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  • Journal article
    Arthurs OJ, Thayyil S, Pauliah SS, Jacques TS, Chong WK, Gunny R, Saunders D, Addison S, Lally P, Cady E, Jones R, Norman W, Scott R, Robertson NJ, Wade A, Chitty L, Taylor AM, Sebire NJet al., 2015,

    Diagnostic accuracy and limitations of post-mortem MRI for neurological abnormalities in fetuses and children

    , CLINICAL RADIOLOGY, Vol: 70, Pages: 872-880, ISSN: 0009-9260
  • Journal article
    Montaldo P, Chaban B, Lally PJ, Sebire NJ, Taylor AM, Thayyil Set al., 2015,

    Quantification of ante-mortem hypoxic ischemic brain injury by post-mortem cerebral magnetic resonance imaging in neonatal encephalopathy

    , European Journal of Paediatric Neurology, Vol: 19, Pages: 665-671, ISSN: 1090-3798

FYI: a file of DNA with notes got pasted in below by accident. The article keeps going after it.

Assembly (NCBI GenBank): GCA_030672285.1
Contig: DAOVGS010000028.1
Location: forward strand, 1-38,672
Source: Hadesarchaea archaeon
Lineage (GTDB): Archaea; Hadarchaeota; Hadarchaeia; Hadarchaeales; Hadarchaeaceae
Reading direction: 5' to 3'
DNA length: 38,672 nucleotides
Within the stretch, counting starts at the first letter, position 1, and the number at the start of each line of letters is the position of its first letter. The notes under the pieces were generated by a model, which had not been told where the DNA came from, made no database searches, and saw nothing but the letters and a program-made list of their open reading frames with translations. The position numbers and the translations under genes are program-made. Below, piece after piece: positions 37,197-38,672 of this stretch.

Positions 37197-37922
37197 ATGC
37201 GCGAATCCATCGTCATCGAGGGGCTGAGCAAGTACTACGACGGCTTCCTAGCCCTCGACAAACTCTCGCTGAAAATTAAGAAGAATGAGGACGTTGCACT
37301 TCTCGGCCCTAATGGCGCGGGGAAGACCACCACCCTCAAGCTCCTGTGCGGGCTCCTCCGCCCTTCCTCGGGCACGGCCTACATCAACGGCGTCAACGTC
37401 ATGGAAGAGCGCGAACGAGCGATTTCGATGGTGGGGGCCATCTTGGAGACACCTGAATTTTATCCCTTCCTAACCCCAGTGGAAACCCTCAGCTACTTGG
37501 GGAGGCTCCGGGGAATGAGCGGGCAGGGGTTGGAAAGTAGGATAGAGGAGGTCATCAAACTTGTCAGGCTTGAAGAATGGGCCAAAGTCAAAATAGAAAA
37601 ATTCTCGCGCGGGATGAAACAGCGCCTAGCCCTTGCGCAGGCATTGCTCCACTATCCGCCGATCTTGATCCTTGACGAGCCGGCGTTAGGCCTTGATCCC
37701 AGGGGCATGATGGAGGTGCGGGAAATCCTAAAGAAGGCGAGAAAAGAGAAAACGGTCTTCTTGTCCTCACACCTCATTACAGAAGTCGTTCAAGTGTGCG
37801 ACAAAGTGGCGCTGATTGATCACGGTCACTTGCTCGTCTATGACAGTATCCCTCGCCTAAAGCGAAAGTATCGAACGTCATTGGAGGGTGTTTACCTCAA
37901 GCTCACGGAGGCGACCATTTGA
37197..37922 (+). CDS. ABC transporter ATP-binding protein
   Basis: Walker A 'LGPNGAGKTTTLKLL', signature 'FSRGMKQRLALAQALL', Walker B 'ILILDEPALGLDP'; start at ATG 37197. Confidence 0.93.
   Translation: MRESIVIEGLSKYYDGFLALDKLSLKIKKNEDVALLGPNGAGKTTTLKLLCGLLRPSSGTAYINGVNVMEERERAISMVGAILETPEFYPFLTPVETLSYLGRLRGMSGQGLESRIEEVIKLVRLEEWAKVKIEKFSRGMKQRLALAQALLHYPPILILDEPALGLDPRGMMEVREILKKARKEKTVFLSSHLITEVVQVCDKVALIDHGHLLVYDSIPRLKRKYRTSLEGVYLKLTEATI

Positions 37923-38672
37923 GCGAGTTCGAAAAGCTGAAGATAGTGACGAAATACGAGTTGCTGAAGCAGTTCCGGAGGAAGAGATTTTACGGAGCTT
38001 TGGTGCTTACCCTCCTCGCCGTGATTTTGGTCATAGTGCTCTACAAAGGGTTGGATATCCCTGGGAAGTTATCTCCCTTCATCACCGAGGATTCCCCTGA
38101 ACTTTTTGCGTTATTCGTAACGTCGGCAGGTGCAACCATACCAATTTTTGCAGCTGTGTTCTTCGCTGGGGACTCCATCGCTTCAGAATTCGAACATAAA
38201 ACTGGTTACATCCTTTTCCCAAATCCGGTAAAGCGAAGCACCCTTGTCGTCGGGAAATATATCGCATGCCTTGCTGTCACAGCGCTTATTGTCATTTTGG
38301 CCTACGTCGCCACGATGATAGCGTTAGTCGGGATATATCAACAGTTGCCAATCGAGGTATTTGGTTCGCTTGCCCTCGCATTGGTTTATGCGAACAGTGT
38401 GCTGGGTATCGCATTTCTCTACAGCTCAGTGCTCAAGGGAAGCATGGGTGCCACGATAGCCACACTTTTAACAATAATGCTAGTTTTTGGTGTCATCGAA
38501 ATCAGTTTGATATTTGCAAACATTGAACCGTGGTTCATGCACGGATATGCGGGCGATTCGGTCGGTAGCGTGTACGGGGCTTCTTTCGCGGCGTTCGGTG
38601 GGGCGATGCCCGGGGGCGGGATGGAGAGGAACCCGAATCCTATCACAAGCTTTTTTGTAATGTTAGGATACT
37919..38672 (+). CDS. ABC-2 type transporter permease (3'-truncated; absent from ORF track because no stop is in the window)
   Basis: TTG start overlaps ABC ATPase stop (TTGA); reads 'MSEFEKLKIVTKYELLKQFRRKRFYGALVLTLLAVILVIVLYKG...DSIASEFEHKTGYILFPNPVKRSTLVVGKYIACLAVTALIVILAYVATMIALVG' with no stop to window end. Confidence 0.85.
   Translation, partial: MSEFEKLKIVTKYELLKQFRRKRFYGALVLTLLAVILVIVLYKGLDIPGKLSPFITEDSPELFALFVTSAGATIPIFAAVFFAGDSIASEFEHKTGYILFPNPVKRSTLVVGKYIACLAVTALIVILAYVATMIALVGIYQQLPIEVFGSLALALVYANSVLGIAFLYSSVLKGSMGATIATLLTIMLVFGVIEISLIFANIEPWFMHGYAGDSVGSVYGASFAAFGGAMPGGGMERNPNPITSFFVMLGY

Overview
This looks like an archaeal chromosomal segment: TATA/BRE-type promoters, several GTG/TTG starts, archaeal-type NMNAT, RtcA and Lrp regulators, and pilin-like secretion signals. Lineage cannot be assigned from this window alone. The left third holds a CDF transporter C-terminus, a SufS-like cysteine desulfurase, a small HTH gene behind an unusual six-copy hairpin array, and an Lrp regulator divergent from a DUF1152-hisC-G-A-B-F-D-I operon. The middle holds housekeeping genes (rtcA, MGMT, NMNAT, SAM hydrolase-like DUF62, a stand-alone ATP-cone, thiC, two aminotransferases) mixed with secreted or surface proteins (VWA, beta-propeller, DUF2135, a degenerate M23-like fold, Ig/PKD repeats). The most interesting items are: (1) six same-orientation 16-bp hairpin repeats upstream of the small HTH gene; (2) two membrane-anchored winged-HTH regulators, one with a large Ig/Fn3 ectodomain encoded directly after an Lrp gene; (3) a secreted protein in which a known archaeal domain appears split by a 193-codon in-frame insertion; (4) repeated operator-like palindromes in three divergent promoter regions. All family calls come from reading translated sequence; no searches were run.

Post-mortem (PM) magnetic resonance imaging (MRI) is increasingly used as an alternative to conventional autopsy in babies dying from neonatal encephalopathy. However, the confounding effect of post-mortem changes on the detection of ante-mortem ischemic injury is unclear. We examined whether quantitative MR measurements can accurately distinguish ante-mortem ischemic brain injury from artifacts using post-mortem MRI.Methods:We compared PM brain MRI (1.5 T Siemens, Avanto) in 7 infants who died with neonatal encephalopathy (NE) of presumed hypoxic-ischemic origin with 7 newborn infants who had sudden unexplained neonatal death (SUND controls) without evidence of hypoxic-ischemic brain injury at autopsy. We measured apparent diffusion coefficients (ADCs), T1-weighted signal intensity ratios (SIRs) compared to vitreous humor and T2 relaxation times from 19 predefined brain areas typically involved in neonatal encephalopathy.Results:There were no differences in mean ADC values, SIRs on T1-weighted images or T2 relaxation times in any of the 19 predefined brain areas between NE and SUND infants. All MRI images showed loss of cortical gray/white matter differentiation, loss of the normal high signal intensity (SI) in the posterior limb of the internal capsule on T1-weighted images, and high white matter SI on T2-weighted images.Conclusion:Normal post-mortem changes may be easily mistaken for ante-mortem ischemic injury, and current PM MRI quantitative assessment cannot reliably distinguish these. These findings may have important implications for appropriate interpretation of PM imaging findings, especially in medico-legal practice.